Flint Guts Services to Balance Budget
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  • Randall McDonnell

    Industry develops, the people gather, they form a government, and a city is born. Then the industry goes away, the people leave, the government shrinks, and the city disappears.

    Is there a reason to keep Flint alive on life support? What purpose does that serve? I’m not talking about abandoning the people – but if they are on government assistance why not relocate them somewhere that has better economic prospects?

    • Between 1990 and 2011, Flint’s population dropped by almost a third, from 141,553 to 101,558. Based on recent developments, this trend is likely to accellerate even further.

      I don’t think a China-style mass relocation of the city’s population is a feasible solution to Flint’s problems, but there’s probably room for some imaginative policies to help ameliroate local conditions as the city approaches its end.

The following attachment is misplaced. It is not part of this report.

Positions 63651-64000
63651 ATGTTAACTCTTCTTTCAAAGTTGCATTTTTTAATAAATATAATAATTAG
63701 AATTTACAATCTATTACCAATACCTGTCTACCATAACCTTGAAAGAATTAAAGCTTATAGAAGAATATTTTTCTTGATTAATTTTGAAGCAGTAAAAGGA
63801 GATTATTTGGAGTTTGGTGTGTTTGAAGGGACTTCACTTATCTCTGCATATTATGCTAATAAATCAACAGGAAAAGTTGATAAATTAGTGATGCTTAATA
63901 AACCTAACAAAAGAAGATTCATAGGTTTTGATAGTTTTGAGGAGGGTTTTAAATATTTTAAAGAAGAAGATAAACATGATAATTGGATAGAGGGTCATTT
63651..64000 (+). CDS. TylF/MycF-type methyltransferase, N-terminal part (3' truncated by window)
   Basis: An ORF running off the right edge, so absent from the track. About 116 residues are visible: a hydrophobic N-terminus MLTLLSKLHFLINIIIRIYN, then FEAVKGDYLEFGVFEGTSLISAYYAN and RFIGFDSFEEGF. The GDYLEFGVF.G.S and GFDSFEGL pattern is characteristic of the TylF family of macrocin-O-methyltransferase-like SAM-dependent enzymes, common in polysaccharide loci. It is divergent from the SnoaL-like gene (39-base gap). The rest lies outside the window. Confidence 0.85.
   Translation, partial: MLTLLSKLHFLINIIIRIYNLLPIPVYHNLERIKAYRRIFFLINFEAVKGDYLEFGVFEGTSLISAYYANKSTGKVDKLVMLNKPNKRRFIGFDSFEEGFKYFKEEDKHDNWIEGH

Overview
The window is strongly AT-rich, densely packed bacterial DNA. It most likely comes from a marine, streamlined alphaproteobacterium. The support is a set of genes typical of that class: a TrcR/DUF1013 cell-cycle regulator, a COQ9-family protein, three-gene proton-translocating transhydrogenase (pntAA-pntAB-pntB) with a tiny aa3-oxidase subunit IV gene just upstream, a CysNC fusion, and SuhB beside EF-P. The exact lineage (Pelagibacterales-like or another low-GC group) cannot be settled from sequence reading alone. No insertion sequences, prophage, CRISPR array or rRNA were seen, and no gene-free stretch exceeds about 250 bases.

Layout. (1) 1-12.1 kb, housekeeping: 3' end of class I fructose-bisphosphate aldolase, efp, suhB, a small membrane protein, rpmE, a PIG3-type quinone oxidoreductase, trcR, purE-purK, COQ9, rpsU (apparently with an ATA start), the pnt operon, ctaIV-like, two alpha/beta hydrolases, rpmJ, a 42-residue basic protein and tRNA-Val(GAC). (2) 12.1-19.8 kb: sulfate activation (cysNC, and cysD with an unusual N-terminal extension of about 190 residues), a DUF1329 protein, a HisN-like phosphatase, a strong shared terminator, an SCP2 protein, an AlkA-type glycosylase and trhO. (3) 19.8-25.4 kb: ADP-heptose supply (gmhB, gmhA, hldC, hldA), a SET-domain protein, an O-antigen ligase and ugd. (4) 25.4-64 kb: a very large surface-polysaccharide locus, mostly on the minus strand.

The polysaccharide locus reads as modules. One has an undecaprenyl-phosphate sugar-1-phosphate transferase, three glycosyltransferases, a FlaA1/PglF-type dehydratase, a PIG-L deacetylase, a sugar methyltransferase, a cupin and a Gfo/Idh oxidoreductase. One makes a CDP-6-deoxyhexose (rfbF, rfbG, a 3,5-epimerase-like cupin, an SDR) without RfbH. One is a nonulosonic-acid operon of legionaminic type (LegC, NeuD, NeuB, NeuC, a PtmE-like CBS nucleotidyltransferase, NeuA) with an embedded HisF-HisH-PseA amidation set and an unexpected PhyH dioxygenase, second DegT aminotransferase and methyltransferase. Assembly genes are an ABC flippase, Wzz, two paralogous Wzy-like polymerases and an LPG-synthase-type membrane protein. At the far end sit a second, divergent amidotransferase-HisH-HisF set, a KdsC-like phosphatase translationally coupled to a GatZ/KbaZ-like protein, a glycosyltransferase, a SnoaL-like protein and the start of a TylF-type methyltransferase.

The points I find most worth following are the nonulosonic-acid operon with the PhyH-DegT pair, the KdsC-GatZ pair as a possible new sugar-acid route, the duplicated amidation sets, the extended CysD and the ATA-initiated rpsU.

Unfortunately, a lot of the best policy ideas to manage population decline have already been tried in Flint and failed. . . and the city has been studied more exhaustively by city planners and students working in this area than any other human settlement on the planet. In the 1980s and 1990s, philanthropists poured almost a billion dollars into various initiatives aimed at getting Flint back on its economic feet. No luck. In the 2000s, efforts were made to innovatively manage depopulation through “blotting” (i.e.: demolishing vacant units and selling the now-green lots to the people living next door to them at a nominal price). This approach has had some success, but it’s far from a panacea.

  • All this breast-beating over public employees losing their jobs is mystifying. It’s a job, not life. The essence of a mobile society used to be people on the move, not so they could sit in one place and travel only for vacations. To be an American means to live a good distance from your birthplace, and be better for it.

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